THE STATE OF SOUTH CAROLINA
In The Supreme Court
M. Lee Jennings, Respondent,
Gail M. Jennings, Holly
Broome, Brenda Cooke,
Individually and BJR
International Detective Agency,
Inc., of whom Holly Broome is, Petitioner.
ON WRIT OF CERTIORARI TO THE COURT OF APPEALS
Appeal from Richland County
L. Casey Manning, Circuit Court Judge
Opinion No. 27177
Heard October 18, 2011 – Filed October 10, 2012
Gary W. Popwell, Jr., of Lee Eadon Isgett &
Popwell, of Columbia, for Petitioner.
Max N. Pickelsimer and Carrie A. Warner, both of
Warner, Payne & Black, of Columbia, for
JUSTICE HEARN: Holly Broome was sued civilly for hacking Lee
Jennings' Yahoo! e-mail account. The circuit court granted summary
judgment in favor of Broome on all claims, including violation of the federal
Stored Communications Act (SCA), 18 U.S.C. §§ 2701-12. The court of
appeals reversed, finding that the e-mails she obtained from hacking
Jennings' account were in electronic storage and thus covered by the SCA.
The computer hacking at issue here emanated from a domestic dispute.
After finding a card for flowers for another woman in her husband’s car, Gail
Jennings confronted him. Jennings confessed he had fallen in love with
someone else, and although he refused to divulge her name, he admitted the
two had been corresponding via e-mail for some time. Gail confided this
situation to her daughter-in-law, Holly Broome.1 Broome had previously
worked for Jennings and knew he maintained a personal Yahoo! e-mail
account. She thereafter accessed his account by guessing the correct answers
to his security questions and read the e-mails exchanged between Jennings
and his paramour. Broome then printed out copies of the incriminating e-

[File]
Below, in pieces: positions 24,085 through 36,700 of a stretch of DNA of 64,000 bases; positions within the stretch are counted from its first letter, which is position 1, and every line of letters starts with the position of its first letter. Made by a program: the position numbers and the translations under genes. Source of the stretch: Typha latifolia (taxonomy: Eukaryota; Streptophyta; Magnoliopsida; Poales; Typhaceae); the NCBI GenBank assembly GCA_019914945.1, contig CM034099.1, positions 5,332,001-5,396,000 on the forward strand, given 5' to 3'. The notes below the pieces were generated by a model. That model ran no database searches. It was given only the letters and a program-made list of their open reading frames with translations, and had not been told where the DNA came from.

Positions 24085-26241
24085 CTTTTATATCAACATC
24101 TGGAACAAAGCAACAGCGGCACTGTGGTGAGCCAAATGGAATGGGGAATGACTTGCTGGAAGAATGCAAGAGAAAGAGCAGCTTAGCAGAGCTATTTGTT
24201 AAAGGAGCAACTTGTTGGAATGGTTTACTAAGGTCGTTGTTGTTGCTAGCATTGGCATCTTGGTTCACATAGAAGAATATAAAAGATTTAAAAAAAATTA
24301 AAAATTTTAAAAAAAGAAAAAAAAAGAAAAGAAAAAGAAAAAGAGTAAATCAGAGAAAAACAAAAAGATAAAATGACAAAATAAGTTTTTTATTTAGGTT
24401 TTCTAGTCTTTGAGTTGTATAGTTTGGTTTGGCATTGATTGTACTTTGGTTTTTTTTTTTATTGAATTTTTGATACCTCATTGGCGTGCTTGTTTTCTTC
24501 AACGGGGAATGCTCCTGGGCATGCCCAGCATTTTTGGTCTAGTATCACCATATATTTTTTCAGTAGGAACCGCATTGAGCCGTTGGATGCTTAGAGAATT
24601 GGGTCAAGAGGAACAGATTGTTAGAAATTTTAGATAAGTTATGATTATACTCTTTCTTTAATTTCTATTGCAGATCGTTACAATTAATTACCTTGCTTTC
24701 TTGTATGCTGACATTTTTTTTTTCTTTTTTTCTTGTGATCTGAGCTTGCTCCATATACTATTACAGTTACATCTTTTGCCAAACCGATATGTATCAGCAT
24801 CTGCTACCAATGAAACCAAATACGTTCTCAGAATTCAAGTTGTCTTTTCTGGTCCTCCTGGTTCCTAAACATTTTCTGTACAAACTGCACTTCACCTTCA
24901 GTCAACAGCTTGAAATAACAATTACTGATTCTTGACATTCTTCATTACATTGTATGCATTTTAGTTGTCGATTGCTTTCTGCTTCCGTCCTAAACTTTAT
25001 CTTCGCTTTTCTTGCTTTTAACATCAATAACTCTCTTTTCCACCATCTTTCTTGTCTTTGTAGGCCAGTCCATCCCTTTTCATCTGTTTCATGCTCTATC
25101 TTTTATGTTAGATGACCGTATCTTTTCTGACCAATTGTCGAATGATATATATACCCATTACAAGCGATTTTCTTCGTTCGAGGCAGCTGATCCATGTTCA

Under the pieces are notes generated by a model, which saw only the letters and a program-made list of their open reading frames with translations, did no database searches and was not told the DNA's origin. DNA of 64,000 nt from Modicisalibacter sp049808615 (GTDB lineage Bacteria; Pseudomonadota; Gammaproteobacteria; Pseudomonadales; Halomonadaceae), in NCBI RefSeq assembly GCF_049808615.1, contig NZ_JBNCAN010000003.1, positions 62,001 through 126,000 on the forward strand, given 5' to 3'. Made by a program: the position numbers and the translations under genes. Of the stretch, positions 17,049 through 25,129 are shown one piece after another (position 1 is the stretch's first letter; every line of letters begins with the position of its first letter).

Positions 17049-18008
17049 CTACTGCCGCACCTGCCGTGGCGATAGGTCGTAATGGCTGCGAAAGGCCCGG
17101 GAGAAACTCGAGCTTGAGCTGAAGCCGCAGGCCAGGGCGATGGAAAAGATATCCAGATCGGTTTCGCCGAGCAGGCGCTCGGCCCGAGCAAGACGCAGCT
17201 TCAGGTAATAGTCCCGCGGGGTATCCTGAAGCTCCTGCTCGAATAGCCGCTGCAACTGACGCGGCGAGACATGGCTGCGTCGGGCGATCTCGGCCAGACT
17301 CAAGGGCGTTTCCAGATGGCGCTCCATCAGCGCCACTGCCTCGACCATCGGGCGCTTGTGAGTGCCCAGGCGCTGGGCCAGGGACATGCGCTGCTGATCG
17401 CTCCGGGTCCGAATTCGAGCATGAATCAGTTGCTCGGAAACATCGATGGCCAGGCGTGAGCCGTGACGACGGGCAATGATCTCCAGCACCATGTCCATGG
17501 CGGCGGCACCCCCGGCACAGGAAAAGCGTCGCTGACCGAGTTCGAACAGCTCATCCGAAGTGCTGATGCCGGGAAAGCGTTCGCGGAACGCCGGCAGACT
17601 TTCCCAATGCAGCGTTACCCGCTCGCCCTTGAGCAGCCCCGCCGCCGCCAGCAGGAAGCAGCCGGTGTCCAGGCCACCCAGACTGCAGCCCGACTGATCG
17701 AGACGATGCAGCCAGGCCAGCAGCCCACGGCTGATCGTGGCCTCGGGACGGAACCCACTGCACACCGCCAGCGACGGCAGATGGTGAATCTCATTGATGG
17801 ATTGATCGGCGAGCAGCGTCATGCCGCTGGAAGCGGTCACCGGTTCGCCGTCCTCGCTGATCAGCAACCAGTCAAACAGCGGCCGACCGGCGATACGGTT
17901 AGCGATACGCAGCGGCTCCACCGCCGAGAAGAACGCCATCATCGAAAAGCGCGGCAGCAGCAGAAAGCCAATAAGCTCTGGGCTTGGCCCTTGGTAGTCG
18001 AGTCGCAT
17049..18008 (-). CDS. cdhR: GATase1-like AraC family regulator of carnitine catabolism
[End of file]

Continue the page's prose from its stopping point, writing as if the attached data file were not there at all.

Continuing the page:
mails and gave them to Thomas Neal, Gail’s attorney in the divorce
proceedings, and Brenda Cooke, a private investigator Gail hired.
When Jennings discovered his e-mail account had been hacked, he filed
suit against Gail, Broome, and Cooke, individually and as shareholder of BJR
International Detective Agency, Inc., for invasion of privacy, conspiracy, and
violations of the South Carolina Homeland Security Act, South Carolina
Code Ann. § 17-30-135 (2010). He later amended his complaint to include
an allegation that the defendants violated the SCA. Jennings also moved to
add Neal as a defendant. The circuit court denied this motion and granted
Broome is married to Gail's son from a previous marriage.
summary judgment in favor of the defendants on all claims, including the
allegations under the SCA. Jennings appealed. The court of appeals
affirmed the grant of summary judgment as to Gail, Cooke, and BJR.
Jennings v. Jennings, 389 S.C. 190, 209, 697 S.E.2d 671, 681 (Ct. App.
2010). However, the court reversed the circuit court's grant of summary
judgment in favor of Broome only as to the SCA claim, finding that the e-
mails at issue were in "electronic storage" as defined in 18 U.S.C. §
2510(17). Id. at 198-208, 697 S.E.2d at 675-680. We granted certiorari.
Did the court of appeals err in reversing the circuit court's grant of